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Greyhole Configuration Instructions
The following are instructions on how to configure and run Greyhole.
You need Greyhole installed for those instructions to make sense.
See for details.
To configure Greyhole, you can either choose to use the web UI (wizard), or do the steps manually, from a terminal.
If you'd like to use the web UI, start the built-in server from a terminal:
sudo php -S /usr/share/greyhole/web-app/index.php
Then point your browser to: http://server_hostname_or_ip:8012/install/
If you'd prefer to use the command line, follow the steps below instead.
Most of the commands below require root access, so now would be a good time
to become root, if you're not already (use `sudo -i` if you don't have the root password).
1. Read the following documentation pages.
The first page will help you understand why you're doing the next steps.
The second page will help you choose your Landing Zones (/path/to/landing_zone/share_name, in the next step) correctly.
How Greyhole Works:
About the Landing Zone:
2. Setup Samba:
Before you continue, make sure you have shares created on Samba, and that you are able to connect to those shares remotely (or locally, using mount.cifs).
Of note: Samba uses its own users database; you'll need to create your user(s) using `smbpasswd -a` before you can connect to your shares.
Edit `/etc/samba/smb.conf`
Change or add the following values in the [global] section (making sure this section is above all shares definition):
unix extensions = no # Or use 'allow insecure wide links = yes', if you want/need to keep unix extensions enabled
wide links = yes
For each of your shares, add a 'dfree command' and 'vfs objects' lines, as seen below.
Example share definition:
path = /path/to/landing_zone/share_name
create mask = 0770
directory mask = 0770
read only = no
available = yes
browseable = yes
writable = yes
guest ok = no
printable = no
dfree command = /usr/bin/greyhole-dfree
vfs objects = greyhole
Fedora: service smb restart
Ubuntu (< 10): /etc/init.d/samba restart
Ubuntu (10-14): restart smbd
Ubuntu (15+): service smbd restart
Debian: service samba restart
3. Setup the database:
Make sure your MySQL server service (mysqld) is running, and runs on boot.
Fedora: service mysqld start; chkconfig mysqld on
Ubuntu (< 10): /etc/init.d/mysqld start; update-rc.d mysqld defaults
Ubuntu (10-14): start mysql
Ubuntu (15+): service mysql start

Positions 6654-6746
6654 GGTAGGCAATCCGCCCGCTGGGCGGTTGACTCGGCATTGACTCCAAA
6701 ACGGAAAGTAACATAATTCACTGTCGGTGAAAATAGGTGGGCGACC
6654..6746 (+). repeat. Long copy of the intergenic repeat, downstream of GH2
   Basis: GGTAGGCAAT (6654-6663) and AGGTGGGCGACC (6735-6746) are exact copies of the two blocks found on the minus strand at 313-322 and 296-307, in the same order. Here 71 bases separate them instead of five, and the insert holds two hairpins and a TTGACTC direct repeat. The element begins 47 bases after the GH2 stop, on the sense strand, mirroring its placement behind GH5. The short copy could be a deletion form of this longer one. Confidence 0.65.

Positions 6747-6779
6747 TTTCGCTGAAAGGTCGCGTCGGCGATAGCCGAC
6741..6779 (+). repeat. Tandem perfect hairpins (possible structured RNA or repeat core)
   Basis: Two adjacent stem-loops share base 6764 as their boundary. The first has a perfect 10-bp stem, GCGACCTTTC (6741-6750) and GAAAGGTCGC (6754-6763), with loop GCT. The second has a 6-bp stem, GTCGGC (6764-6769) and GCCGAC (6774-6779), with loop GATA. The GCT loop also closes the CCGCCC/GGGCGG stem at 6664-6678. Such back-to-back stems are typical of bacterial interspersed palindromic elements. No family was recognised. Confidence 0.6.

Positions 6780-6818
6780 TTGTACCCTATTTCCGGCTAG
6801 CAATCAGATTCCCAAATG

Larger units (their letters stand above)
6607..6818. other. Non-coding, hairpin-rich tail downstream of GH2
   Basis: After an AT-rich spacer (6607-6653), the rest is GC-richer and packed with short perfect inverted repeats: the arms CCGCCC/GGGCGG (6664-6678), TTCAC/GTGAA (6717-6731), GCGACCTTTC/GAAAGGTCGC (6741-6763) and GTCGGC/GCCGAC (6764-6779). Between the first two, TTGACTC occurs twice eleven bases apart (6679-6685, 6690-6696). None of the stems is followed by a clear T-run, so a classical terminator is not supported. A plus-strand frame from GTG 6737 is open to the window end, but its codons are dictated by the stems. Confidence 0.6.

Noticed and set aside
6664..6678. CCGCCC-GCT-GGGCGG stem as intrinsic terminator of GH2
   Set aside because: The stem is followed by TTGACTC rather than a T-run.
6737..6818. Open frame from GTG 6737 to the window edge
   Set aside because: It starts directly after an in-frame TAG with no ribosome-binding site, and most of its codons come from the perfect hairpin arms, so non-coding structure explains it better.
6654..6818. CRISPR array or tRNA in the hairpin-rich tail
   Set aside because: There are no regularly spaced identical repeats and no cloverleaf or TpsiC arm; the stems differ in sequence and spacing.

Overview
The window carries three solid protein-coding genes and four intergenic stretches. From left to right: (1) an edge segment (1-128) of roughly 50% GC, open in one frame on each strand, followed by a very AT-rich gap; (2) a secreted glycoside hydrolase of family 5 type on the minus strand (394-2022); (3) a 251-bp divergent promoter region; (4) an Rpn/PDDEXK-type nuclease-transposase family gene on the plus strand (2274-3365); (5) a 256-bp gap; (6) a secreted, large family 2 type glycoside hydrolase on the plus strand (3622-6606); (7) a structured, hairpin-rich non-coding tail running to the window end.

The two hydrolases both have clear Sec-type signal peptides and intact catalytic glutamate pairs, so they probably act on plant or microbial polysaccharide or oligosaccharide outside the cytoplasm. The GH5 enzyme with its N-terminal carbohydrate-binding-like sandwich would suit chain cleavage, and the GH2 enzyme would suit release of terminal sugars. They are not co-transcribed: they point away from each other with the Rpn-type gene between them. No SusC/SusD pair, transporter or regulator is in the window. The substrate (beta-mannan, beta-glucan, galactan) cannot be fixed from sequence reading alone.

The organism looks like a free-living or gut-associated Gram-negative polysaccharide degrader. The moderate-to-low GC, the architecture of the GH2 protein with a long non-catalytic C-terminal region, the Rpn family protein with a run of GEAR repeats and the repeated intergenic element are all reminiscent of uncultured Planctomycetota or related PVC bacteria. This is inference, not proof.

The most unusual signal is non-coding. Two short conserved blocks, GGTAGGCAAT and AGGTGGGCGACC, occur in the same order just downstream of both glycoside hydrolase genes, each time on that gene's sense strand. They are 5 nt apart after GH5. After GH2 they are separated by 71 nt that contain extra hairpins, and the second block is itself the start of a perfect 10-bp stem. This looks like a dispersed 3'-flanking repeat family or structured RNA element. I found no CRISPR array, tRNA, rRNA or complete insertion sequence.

Debian: service mysql start
# Remove the -p parameter if your MySQL root user doesn't require a password for local connections.
mysql -u root -p -e "CREATE DATABASE IF NOT EXISTS greyhole; CREATE USER IF NOT EXISTS greyhole_user@localhost IDENTIFIED BY '89y63jdwe'; GRANT ALL ON greyhole.* TO greyhole_user@localhost;"
mysql -u greyhole_user -p89y63jdwe greyhole < /usr/share/greyhole/schema-mysql.sql
4. Customize the Greyhole configuration file, /etc/greyhole.conf, as needed.
Important: you need to either use the `date.timezone` setting in your php.ini, or specify your timezone in greyhole.conf, using the `timezone` config option.
5. Start the Greyhole service:
Fedora: service greyhole start
Ubuntu (< 10): /etc/init.d/greyhole start
Ubuntu (10-14): start greyhole
Ubuntu (15+): service greyhole start
Debian: service greyhole start
Check for errors, or check what the Greyhole service is working on, in the Greyhole log: greyhole --logs
6. If you'd like Greyhole to check your file copies, to make sure they all have the same checksum (as they should),
you'll need to manually (or using cron) schedule a fsck using the --checksums option.
As this can be quite time-consuming, it is not enabled by default in the Greyhole crontab.
Example cron job (first Sunday of every month, at 1am):
0 1 1-7 * * [ "$(date '+\%u')" = "7" ] && greyhole --fsck --email-report --checksums
If you use any applications that needs to use files on your shares locally (on the same server), you'll need to mount the shares locally, and point your applications to those mounts.
You should never work on the files in your storage pool directories, or the symlinks in your shared directories.